A sign propped up against a Ford Escape hatchback read, “Toilet tissue $60.00 a case, cash only.”
A 64-year-old Canton Township man is accused of selling the toilet paper in a Meijer parking lot along Ford Road in Canton Township on March 18. He’s expected to be charged with misdemeanor counts of soliciting, canvassing, and peddling during a May 5 arraignment, Hometownlife.com reports.
Mike Arcuragi spotted the man selling the toilet paper and couldn’t believe what he saw. Arcuragi posted a photo of the toilet paper profiteer on Facebook, and it was shared nearly 4,000 times.
Arcuragi added, “I wish people that do go into the stores would buy what they need and not hoard. They are not thinking of the next person but only of themselves.”
But the man's family tells Metro Times that he wasn't hoarding supplies for profit. They say the man, who has since received threats from people accusing him of price-gauging, works for a cleaning company, which is where he got the stock — not from the Meijer. They also say that $60 is actually market rate for the large packages.
In a statement to Metro Times, they write:
Not aware of solicitation laws, my father-in-law went to the Meijer parking lot to sell toilet paper at retail price. As can be seen from pictures, he was selling a case that contained 80 Georgia Pacific toilet paper rolls that cost $63 after tax at Walmart, to provide just one example. He intended to make up for the well-known shortage of toilet paper throughout the state and country. He was not hoarding; the cases are stock from his business and he wanted to make them available to the public at fair market value. Those individuals and media outlets who have accused him of "price-gouging" should be ashamed, and we are disgusted with those who have threatened him. These threats have caused much anxiety and worry in our family. His actions were a fair response to people's needs.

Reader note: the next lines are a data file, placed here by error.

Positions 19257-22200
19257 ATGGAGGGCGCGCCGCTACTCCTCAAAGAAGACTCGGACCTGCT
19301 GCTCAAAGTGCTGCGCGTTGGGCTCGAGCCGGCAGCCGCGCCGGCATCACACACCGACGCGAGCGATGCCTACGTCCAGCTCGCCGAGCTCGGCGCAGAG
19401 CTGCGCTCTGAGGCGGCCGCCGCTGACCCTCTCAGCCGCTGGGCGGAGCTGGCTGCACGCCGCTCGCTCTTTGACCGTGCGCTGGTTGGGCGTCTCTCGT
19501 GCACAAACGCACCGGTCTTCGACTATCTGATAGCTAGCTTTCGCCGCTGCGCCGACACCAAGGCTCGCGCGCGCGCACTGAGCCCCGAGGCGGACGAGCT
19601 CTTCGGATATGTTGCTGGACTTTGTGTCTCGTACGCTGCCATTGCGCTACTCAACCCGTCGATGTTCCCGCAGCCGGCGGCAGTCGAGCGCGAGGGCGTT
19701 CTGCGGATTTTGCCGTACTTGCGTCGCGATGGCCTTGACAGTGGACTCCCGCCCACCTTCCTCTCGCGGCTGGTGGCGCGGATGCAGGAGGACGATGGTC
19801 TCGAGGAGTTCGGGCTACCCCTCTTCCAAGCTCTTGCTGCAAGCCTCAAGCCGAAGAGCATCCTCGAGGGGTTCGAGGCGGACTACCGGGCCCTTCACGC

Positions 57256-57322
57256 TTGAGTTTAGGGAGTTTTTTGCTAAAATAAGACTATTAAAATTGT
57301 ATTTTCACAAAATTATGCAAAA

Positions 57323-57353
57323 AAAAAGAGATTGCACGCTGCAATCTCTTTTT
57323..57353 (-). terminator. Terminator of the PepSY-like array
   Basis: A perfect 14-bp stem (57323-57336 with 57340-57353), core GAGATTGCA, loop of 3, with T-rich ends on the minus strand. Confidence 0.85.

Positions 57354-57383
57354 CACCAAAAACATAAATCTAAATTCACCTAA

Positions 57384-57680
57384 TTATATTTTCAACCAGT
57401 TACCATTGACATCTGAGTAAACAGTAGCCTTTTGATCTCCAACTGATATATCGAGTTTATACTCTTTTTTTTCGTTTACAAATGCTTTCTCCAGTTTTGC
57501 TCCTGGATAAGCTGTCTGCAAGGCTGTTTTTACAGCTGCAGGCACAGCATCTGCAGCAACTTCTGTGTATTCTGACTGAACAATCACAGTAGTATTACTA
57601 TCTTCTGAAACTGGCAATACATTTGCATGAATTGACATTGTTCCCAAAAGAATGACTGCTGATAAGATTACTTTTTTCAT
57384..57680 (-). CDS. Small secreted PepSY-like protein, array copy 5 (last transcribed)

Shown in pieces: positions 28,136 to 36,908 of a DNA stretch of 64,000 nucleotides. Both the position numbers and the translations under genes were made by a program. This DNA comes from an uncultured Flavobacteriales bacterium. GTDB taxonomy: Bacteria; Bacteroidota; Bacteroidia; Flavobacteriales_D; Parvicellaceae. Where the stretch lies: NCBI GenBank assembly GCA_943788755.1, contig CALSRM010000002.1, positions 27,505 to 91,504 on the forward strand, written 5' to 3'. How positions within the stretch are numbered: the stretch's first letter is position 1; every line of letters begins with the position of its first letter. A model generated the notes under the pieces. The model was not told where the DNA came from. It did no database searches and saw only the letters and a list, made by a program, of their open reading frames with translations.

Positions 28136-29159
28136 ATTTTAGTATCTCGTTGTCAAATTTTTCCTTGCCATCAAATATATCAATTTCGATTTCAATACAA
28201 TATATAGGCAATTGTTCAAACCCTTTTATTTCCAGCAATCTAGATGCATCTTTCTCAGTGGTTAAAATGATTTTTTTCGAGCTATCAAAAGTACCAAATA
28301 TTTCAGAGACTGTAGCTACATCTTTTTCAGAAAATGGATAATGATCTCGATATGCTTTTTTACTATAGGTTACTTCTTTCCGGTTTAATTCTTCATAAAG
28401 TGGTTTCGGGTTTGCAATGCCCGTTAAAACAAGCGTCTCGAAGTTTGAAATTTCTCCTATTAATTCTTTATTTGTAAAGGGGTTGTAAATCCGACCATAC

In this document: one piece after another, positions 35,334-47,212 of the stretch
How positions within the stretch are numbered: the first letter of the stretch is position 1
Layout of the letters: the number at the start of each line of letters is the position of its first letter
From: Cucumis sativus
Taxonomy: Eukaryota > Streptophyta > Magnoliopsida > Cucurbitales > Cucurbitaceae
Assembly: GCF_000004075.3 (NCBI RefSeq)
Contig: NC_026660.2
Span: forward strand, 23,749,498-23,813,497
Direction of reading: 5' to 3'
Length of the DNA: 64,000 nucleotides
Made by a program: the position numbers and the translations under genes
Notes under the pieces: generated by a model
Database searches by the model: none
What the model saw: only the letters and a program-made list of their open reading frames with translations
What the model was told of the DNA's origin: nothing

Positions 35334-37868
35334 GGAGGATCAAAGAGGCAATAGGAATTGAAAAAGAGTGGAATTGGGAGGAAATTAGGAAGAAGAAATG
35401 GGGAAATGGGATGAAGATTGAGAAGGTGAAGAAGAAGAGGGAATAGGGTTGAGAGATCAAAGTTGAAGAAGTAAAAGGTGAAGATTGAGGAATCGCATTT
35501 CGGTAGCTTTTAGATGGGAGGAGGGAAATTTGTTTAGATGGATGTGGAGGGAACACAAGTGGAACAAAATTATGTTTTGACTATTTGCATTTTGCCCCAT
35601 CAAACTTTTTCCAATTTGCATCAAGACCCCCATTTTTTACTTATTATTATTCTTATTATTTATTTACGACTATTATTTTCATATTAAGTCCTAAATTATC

Officials have been cracking down on price-gauging. On Monday, Michigan Attorney General Dan Nessel announced her office received more than 2,00 complaints.
“Legal recourse is not the preferred option, but my office will take any necessary steps to determine whether reports of price-gouging are valid,” Nessel said in a statement. “Businesses must play by the rules and if a company is breaking the law, we will hold it accountable. Michigan consumers looking to buy products they need or to protect their health during this pandemic will not be subjected to excessively high prices.”
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